The book “Six and a Third Acres” by Fakir Mohan Senapati was the first modern Odia novel, and has remained at the heart of Odia literary excellence ever since. It was published as “Chha Mana Atha Guntha” in the literary monthly Utkal Sahitya between 1897–99.
Fakir Mohan Senapati (1843–1918) was an Indian novelist, short story writer, poet, philosopher, and social reformer. He is regarded as the father of modern Odia literature. The translation has been done by Leelawati Mohapatra, Paul St-Pierre & K. K. Mohapatra, which breathes new life into one of the most brilliant novels in Indian literature.
The novel is about village politics, caste oppression, malpractices, and land-grabbing under the zamindari system in colonial Odisha.
Read an excerpt from the book “Six and a Third Acres” below.
Ramchandra Mangaraj was a country zamindar with vast tracts of land. He was also a moneylender, giving out loans more in grain than in cash, and was rumoured to have eclipsed all others within eight miles of Govindpur.
He was an exceptionally pious man, a devout observer of fasts and vigils. There may be twenty-four lunar fast days in a year; had there been as many as forty we’d still be hard pressed to say he would have skipped even one.
On such days all he’s allowed are plain water and a few leaves of the holy tulsi. But the other day Mangaraj’s barber, Jaga, accidentally let slip that a full pail of milk and a few hampers of puffed rice, jaggery, and bananas are smuggled into the master’s bedroom on the eve of fast days, apparently so he can break his fast the following morning. And whenever Jaga goes to wash the plates, pots, and pans, he finds them squeaky clean. Some people who were listening traded knowing winks and smiles; one even went so far as to say that not even Lord Almighty Mahadev’s own father would be any wiser if someone were to secretly take a sip or two when their head was underwater!
What was being implied by all this is not absolutely clear to us, but in all likelihood it’s no better than slander. Not only don’t we take it seriously, we’re inclined to rally to the master’s defence: where’s the eyewitness who can prove the master himself emptied those bowls of food? After all, we can’t agree to accept hearsay, wild surmises, and unverified accusations as hard evidence—no judge in a court of law would.
Then, there’s another aspect to consider. According to science, all liquids evaporate. Milk is a liquid! Or does milk, when it’s within the four walls of a zamindar’s house, defy the laws of science? Besides, mice, rats, and moles are everywhere, to say nothing of bugs, mosquitoes, and flies. Which home is free of them? And which living thing in God’s Creation isn’t desperately looking to fill its belly in order to keep the body and soul together?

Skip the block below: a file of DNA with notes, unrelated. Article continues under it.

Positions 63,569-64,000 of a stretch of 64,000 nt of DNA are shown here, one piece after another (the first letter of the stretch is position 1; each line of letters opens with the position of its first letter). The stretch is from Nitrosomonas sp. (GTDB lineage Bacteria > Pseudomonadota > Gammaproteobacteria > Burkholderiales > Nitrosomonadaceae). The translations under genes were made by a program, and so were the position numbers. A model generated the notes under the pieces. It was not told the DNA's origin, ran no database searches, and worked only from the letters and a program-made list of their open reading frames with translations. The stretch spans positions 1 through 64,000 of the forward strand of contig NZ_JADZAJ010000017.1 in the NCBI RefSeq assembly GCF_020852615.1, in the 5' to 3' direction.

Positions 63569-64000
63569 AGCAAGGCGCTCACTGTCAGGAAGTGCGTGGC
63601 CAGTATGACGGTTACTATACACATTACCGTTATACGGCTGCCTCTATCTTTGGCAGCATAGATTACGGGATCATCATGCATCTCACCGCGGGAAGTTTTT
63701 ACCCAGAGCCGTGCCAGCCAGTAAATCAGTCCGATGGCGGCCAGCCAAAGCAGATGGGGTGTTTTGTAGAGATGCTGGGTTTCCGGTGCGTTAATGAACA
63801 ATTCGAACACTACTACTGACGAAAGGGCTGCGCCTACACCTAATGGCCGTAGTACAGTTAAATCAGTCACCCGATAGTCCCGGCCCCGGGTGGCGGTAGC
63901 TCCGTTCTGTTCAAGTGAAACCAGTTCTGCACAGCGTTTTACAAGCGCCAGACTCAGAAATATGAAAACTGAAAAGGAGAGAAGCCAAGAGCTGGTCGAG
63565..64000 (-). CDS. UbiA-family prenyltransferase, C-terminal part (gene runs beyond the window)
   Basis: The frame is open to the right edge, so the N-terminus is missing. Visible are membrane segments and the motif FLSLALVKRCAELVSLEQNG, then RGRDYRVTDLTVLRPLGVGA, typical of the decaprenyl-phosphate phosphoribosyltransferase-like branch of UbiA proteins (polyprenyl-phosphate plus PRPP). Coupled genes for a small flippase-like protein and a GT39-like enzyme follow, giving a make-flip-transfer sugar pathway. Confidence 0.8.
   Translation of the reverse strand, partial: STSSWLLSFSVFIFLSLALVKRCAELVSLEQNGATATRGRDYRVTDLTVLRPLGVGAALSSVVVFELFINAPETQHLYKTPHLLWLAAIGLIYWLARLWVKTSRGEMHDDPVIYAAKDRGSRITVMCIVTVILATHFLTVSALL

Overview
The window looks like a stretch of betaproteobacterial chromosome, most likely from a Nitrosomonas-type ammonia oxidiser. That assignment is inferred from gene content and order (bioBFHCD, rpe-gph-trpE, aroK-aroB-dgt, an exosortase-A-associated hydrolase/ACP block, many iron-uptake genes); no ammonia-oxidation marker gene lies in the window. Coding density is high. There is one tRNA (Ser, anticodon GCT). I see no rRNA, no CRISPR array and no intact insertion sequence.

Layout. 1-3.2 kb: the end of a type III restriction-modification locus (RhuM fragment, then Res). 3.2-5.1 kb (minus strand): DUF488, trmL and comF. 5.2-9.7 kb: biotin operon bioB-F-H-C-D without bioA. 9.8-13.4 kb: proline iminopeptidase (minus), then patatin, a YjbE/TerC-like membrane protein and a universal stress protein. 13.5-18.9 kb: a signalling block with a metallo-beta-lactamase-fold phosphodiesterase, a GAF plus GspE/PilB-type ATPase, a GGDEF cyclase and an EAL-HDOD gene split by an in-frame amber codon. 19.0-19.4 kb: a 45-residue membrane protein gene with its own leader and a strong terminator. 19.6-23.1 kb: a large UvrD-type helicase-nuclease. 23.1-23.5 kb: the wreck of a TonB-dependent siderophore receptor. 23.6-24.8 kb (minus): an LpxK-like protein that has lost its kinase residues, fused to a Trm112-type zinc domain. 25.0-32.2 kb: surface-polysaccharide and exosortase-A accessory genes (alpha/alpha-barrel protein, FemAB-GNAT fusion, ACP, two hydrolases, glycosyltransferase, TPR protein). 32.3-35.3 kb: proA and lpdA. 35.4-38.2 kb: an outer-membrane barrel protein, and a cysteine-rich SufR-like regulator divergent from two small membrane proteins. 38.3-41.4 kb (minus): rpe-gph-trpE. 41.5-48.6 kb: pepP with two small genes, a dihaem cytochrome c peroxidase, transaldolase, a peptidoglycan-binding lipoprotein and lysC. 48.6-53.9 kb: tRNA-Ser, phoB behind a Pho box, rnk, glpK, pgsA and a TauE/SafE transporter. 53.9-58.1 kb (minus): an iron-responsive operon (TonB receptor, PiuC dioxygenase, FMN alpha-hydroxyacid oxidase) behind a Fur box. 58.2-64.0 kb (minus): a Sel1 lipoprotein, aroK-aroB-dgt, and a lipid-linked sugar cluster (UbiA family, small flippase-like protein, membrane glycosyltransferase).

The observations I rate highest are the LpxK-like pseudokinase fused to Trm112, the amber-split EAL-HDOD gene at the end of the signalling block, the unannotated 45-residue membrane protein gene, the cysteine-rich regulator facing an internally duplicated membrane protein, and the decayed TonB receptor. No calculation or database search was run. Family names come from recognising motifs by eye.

Unlike the deeply religious Mangaraj, such creatures surely can’t be expected to observe the profound teachings of scriptures like the Haribhakti Vilas. In light of this, we would consider it a mortal sin to entertain even the shadow of a doubt about the man’s piety and spirituality. And then, there’s the matter of circumstantial evidence; the law instructs judges to weigh that too in the balance.
Mangaraj never touched parboiled rice, let alone fish in any form—alive and fresh, or dried and salted. Nor did he even look at food before feeding the Brahmins the day following his fast. He was so particular that all should go well with the noble act of providing a feast for the Brahmins that the local fisherman and the confectioner had each received from him an acre of land. Every feast day, first thing in the morning, the fisherman delivered two big baskets of rice flakes and the confectioner twenty balls of jaggery, each weighing fifty grams. Invitations would be sent out to all twenty-seven Brahmin households in Govindpur, and the feast never ended before mid-afternoon, the sixth part of the day, with Mangaraj himself dancing attendance on all his guests.
He’d go around serving a few closed fistfuls of rice flakes and a pinch of jaggery onto their leaf plates, exhorting them with folded hands to tuck in: ‘Venerable Brahmins, would you be needing more? There’s plenty, of course, but don’t I know your eyes are bigger than your bellies. What’s on your plates is more than your stomachs can hold!’